SANTA CRUZ >> A movement led by neighbors to save the 61-year-old Circle Church from demolition was dealt a blow Thursday by a city commission decision to not recommend a historic designation for the site.
The city’s historic preservation commission voted 5-0 to not recommend a landmark status or a listing on the historic building survey.
The city hall chambers were filled with dozens of people who spoke. Many opposed a historic designation, in favor of housing at the site. Others in favor of the designation wanted the site to remain as a community center.
The decision is just a recommendation. Ultimately, it’s up to the Santa Cruz City Council to decide. The outcome would impact a housing project proposed for 111 Errett Circle. Plans call for one of two designs:
- 12 single-family houses or
- 10 single-family houses and six townhomes, likely with the maximum number of accessory dwelling units, meaning up to 30 units total.
A historic designation would mean an environmental review, which would hamper the project. The project could still move forward despite a historic designation, if the city council chooses.
WHY THE DECISION?
Commissioner Tracy Bliss said as a matter of policy, it would be unfair to designate the church as a historic site ー a “bait and switch” for the developers who had put much time and energy into “the thoughtfulness of the community.”
“I’m coming from a point of view with total sympathy for those who want their neighborhood to remain a wonderful neighborhood,” Bliss said. “But I think the issues of fairness have totally outweighed that.”
Vice Chair Don Lauritson made a motion to not recommend any historic designation, but to recommend that the council require an open space on the ocean side of the church, with “some kind of focal point” related to the view up from Woodrow Avenue. His motion also recommended historical plaques and that the circular street pattern remain the same.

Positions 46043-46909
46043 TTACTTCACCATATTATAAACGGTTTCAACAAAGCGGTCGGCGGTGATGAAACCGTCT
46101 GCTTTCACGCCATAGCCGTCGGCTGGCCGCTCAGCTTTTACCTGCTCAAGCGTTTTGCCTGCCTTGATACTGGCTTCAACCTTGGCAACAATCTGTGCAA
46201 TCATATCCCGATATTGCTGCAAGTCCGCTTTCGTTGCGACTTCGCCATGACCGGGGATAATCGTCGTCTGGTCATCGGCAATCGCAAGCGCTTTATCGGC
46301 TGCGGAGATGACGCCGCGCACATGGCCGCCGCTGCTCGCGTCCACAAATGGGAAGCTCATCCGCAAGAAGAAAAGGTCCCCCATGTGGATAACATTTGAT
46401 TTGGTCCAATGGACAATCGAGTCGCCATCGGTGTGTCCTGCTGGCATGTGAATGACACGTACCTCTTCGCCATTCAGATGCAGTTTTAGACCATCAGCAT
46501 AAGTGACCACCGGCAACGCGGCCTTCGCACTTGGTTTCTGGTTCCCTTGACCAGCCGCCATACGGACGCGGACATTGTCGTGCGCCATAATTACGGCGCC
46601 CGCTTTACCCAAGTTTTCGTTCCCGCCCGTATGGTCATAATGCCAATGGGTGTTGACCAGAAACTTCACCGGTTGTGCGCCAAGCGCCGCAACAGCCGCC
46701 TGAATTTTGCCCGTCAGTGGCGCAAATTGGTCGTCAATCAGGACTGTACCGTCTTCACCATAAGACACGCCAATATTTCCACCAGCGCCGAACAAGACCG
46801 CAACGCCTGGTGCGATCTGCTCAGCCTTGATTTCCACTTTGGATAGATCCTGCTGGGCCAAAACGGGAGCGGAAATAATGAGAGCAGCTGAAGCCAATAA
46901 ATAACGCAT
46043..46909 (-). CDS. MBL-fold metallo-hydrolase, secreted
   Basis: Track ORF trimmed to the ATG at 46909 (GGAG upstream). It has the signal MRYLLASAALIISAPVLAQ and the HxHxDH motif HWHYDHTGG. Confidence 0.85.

The commission approved that motion, despite some reservations expressed by Bliss and Commissioner Albert Narath. Commissioners Jessica Kusz and Ross Eric Gibson were absent.
REACTION FROM DEVELOPER
A group of eight families co-founded the developer group Circle of Friends LLC, of which Mark Thomas is a member.
In an interview after the decision, Thomas said that the proposal already included historical plaques and an open space on the ocean side of the church. The group has no plans to change the circular street pattern.
The plan is to have the houses facing outward in a circle, with one “keyhole” lot open at the end of Woodrow Avenue, Thomas said. The group plans to get community input on four historical plaques planned for the north, east, south and west sides of the property.
However, Thomas objected to the commission’s prescription for a “focal point.”
“I thought it was arbitrary and capricious to come up with a design consideration that was not based on the criteria,” Thomas said.
WHAT’S THE HISTORY?
A church was first built on the property in 1889. It burned down in 1935. The city leased the site as a public park for 23 years. The church that’s now at the site began construction in 1958 and opened in 1959.
Christina Dikas, associate principal / senior architectural historian for Page & Turnbull, authored a historical evaluation that found no historical significance for the site. She explained parts of her analysis Thursday night.
She said the current building came after the most important parts of the site’s history.
Other points Dikas made:
- The building didn’t have “particularly distinguishing features” and used mass-produced materials.
- The builder, she said, was not “prolific or recognized” and he constructed large shopping centers, not other churches.
Editor’s note: This post was updated to fix a typo. A church was first built at the 111 Errett Circle property in 1889.